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Soprasseta, Capicola and Canadian Bacon: Good on Sandwiches?

I have a sandwich for lunch on most days of the workweek, and in an effort to fend off boredom, vary the lunchmeat in the sammies. I have not, however, used soprasseta, capicola and Canadian bacon in said sandwiches. So before possibly wasting my filthy lucre on these coldcuts I thought I'd consult the Hounds. What say ye? Good on sandwiches or fodder for canapes?

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  1. I like capicola on a sandwich (either hot or sweet) although my Italian deli guy says its too strong a flavor for a sandwich on its own. It is great with an eggplant or chicken cutlet grinder to add some flavor. Most of the sopressata I've had had been too "hard" for a sandwich, better on crackers or something but if not then why not.

    As for canadian bacon, it pretty much tastes like ham to me, but I've never had it cold.

    1. Will depend on the quality of the meats with the soprasseta and the capicola. If it is poor the slices could be tough and difficult in a sandwhich. Take a bite and the whole piece can come out. If their good it will depend on your taste. Have you had these cured meats on their own? If not give them a try first. I like a soprasetta sandwhich on sourdough with swiss cheese.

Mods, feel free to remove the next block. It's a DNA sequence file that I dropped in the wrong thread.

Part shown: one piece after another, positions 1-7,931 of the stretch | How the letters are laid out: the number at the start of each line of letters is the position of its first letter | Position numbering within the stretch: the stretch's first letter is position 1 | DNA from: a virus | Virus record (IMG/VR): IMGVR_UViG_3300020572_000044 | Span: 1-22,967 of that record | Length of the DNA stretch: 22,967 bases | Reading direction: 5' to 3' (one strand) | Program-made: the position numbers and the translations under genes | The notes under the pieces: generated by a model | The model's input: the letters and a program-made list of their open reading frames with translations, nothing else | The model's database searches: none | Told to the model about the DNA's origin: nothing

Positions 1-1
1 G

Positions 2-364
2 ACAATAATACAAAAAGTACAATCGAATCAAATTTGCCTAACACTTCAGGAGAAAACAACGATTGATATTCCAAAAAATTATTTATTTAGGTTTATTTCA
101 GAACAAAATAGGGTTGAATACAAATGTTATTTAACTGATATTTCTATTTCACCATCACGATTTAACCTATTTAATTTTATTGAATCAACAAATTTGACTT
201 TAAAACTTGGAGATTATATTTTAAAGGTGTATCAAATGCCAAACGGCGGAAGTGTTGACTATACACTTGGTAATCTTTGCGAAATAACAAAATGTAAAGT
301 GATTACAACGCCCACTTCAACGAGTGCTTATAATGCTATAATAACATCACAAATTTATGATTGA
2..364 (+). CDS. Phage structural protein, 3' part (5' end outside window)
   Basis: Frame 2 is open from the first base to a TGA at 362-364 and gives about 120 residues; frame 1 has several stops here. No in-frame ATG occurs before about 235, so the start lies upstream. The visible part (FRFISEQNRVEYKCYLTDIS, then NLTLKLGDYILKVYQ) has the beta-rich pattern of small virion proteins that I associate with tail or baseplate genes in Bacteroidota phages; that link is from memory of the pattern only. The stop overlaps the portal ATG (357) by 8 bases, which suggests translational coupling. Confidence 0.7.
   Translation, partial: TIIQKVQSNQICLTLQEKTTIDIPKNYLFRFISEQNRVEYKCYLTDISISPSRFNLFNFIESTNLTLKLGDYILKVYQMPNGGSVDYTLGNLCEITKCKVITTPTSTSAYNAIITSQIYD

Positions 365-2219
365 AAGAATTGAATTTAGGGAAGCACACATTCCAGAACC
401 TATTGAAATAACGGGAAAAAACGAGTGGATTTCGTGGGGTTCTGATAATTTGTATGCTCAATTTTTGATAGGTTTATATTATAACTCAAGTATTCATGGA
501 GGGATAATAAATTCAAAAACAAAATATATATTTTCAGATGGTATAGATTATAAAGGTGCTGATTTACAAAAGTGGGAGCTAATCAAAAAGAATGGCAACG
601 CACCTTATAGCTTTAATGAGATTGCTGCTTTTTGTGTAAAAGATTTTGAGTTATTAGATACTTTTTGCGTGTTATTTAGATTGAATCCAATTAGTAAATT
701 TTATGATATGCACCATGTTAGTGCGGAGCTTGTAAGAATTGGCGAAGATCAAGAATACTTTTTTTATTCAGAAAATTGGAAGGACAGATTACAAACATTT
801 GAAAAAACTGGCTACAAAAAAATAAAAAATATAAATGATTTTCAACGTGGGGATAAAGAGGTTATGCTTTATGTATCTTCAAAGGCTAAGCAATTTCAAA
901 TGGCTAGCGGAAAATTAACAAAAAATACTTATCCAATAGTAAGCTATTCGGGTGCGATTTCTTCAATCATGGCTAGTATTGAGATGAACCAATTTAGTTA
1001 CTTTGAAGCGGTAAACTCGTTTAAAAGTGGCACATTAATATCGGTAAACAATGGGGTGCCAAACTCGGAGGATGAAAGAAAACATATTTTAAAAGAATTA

jb

      1 Reply
      1. re: JuniorBalloon

        Where I shop I'm pretty sure the only option is Boar's Head. I've never tried capicola or soprasseta (Boar's Head or not), and so have no clue as to whether BH makes sandwich or shoe leather quality.

      2. Capicola is the key ingredient (IMO) for a good Italian combo. I think sopresseta on a sandwich might be a little too much work. Only way I'd go Canadian bacon is if I was having an egg sandwich or switching up my BLT. Now maybe a CBLT with turkey, avocado and some hard boiled egg slices - now you got a mean sandwich. Also, not sure if you've had it, but try some Calebrese salami - very similar to spicy capicola.

        1. My Italinian BIL will tell you that capicole and provolone on a a hard Italian roll is the gold standard of sandwiches--especially if you have a little olive tapenade on it.

          But to Junior's point, we live in an area with quite a few excellent Italian delis, so I can't say I've ever had "tough" capicole.

          1. Cap, provolone, onion sub with oil, vinegar and seasoning is the only way to fly. Hot peppers are optional. Never any mustard or mayo.

            3 Replies
            1. re: mucho gordo

              Good capicole is essential to the Philly Italian hoagie as well--cap, genoa, provolone, lettuce, tomato, onions and olive oil with a shake of salt, pepper & oregano (no vinegar in Phiiy--some go with mayo, but that's just wrong, I always assume they are transplants from the midwest ;)

              1. re: gaffk

                I'm not a vinegar fan so that works for me except hold the 'salad'.

                1. re: mucho gordo

                  I usually hold the tomatoes, but the shredded lettuce and thin slices of onion are a must.